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IL defense lawyerIn Illinois, our driving under the influence laws say that it is illegal to operate a vehicle while intoxicated by alcohol or drugs. Clearly, your car is a vehicle, as is your family’s SUV. A big rig is very clearly a vehicle, and CDL holders may be in even more trouble for drunk-driving one. However, there is still room for debate and confusion about what else constitutes a “vehicle.” Is your bicycle a vehicle? Will you get in trouble for drunk riding your bike home from the bar to avoid driving? What if your bicycle is electric and you do not have to pedal it? These are the types of questions you need answers to before you hop on any device meant to transport you while you are impaired by alcohol or drugs like cannabis. If you do find yourself charged with a DUI on an unusual vehicle, our attorneys can help you fight the charge.

Defining a “Vehicle” for Purposes of Illinois’ DUI Laws

In Illinois, the definition of a “vehicle” is somewhat broad. For purposes of determining whether you could get charged with a DUI for driving or riding it while intoxicated, the determining factor is what powers the vehicle. A “vehicle” is anything designed to transport a person or people, and that is not solely human-powered.

So, while a bicycle is designed to transport a person, it is not a “vehicle” for DUI purposes if it is a standard pedal-powered bicycle. However, slap a motor on that bicycle so that you do not have to pedal, and suddenly, you are back in DUI territory.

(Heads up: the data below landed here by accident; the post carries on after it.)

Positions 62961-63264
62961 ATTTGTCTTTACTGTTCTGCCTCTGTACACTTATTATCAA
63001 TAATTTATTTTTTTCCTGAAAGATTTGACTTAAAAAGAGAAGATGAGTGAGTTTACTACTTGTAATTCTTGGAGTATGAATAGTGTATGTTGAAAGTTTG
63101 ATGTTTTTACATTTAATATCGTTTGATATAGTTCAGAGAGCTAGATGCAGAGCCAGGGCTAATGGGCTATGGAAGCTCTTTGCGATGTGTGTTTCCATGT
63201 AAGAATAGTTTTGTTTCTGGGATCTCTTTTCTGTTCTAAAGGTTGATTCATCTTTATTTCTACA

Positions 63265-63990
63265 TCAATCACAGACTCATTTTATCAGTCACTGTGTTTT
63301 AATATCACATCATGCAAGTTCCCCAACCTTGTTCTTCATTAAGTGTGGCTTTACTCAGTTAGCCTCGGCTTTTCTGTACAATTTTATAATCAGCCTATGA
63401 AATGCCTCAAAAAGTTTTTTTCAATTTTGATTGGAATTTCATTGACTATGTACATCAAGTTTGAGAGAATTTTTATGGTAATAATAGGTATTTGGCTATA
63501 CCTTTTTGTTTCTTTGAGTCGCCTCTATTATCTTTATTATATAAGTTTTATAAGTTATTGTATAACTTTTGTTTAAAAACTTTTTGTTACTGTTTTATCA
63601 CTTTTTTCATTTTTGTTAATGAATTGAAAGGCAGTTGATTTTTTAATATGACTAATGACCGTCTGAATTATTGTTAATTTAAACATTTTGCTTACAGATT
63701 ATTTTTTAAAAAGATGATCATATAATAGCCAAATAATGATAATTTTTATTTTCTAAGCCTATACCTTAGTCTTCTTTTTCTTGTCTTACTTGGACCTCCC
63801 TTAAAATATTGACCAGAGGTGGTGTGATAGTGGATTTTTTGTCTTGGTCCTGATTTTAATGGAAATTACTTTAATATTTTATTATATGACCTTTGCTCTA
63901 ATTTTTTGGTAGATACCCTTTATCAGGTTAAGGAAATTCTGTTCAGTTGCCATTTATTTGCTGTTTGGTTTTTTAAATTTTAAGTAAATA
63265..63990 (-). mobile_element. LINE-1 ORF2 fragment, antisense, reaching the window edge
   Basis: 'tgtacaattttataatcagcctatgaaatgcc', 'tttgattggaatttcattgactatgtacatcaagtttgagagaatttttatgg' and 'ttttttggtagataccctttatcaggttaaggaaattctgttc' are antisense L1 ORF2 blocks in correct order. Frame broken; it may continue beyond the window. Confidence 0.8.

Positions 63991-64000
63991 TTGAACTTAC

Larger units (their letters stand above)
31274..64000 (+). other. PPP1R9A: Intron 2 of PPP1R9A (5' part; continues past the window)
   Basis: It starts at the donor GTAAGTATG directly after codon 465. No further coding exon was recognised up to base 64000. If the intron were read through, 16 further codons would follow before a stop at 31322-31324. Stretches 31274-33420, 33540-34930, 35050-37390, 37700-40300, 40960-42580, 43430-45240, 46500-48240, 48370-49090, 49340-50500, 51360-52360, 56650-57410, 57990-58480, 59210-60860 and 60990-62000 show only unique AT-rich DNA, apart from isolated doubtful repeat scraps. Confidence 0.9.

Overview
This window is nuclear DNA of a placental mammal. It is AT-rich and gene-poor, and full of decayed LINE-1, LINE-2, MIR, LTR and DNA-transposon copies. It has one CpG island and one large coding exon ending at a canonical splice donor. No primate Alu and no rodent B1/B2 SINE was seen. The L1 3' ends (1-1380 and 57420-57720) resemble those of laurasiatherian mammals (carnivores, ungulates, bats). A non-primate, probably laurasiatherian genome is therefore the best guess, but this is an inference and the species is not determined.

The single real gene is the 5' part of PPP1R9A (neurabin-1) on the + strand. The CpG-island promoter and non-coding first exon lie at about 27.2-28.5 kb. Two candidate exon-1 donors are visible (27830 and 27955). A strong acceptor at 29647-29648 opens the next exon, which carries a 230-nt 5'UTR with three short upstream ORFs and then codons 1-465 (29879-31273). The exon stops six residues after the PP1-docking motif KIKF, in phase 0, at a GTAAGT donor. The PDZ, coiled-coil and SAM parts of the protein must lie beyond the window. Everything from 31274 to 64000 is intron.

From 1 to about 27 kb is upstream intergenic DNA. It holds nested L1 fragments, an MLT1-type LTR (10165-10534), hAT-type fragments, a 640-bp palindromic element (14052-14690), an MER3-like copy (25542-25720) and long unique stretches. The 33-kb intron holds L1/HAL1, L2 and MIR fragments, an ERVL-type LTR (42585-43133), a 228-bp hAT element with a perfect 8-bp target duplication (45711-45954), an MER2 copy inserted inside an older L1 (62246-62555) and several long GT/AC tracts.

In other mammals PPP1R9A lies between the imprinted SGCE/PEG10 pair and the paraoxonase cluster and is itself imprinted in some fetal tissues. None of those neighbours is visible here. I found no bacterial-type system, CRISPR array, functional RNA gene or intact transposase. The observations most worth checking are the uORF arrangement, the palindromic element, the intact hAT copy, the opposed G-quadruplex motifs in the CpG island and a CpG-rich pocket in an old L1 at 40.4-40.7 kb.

IL defense lawyerDrug crimes - even simple possession - are very serious in Illinois. If you were caught with drugs other than cannabis, you are most likely looking at a felony charge. Even if you have never been in trouble with the law before, you could be convicted of a felony and sent to prison for drug possession. Most individuals who are caught with small amounts of illicit substances for personal use are not big-time dealers or traffickers - they are average people. Illinois courts recognize that people make mistakes and that not everyone caught with drugs is a serious or routine offender. To help prevent small-time occasional drug users from becoming felons, Illinois does have a type of diversion program. Our lawyers can tell you more about how this program can help you avoid a conviction.

Section 410 Probation for Certain Drug Crimes

First-time drug offenders may be eligible for Section 410 probation. First, you must plead guilty to the drug possession - however, the court will not enter a guilty verdict at this time. Instead, you will be ordered to complete Section 410 probation. If you fulfill all the requirements of Section 410 probation, then the charge will be dismissed entirely and your record will be clean.

To be eligible for Section 410 probation, you will need to complete a substance abuse evaluation. People who are found to have serious substance abuse problems are not eligible for this program. The drug testing requirements are very strict, and addicts are unlikely to successfully complete the program. If you do not have an addiction, you are likely to be accepted to the program.


IL criminal lawyerBeing a Class A Misdemeanor, a domestic violence conviction can get you tossed in the county jail for up to a year. That is one example of a judicial consequence - a sentence for a crime you have been convicted of. “Collateral consequences” are the things that can happen to you because of a domestic violence conviction other than the sentence imposed by the court. Things like losing your job and getting evicted are collateral consequences. The judge did not order your boss to fire you or tell your landlord to kick you out, but things like this happen anyway. When it comes to domestic violence - a heavily stigmatized crime - many people find the collateral consequences just as bad as if not worse than the judicial consequences. If you have been charged with domestic violence, you will need a strong legal defense team to protect you.

What Problems Might I Face After a Domestic Violence Conviction?

The collateral consequences of a domestic violence conviction can include: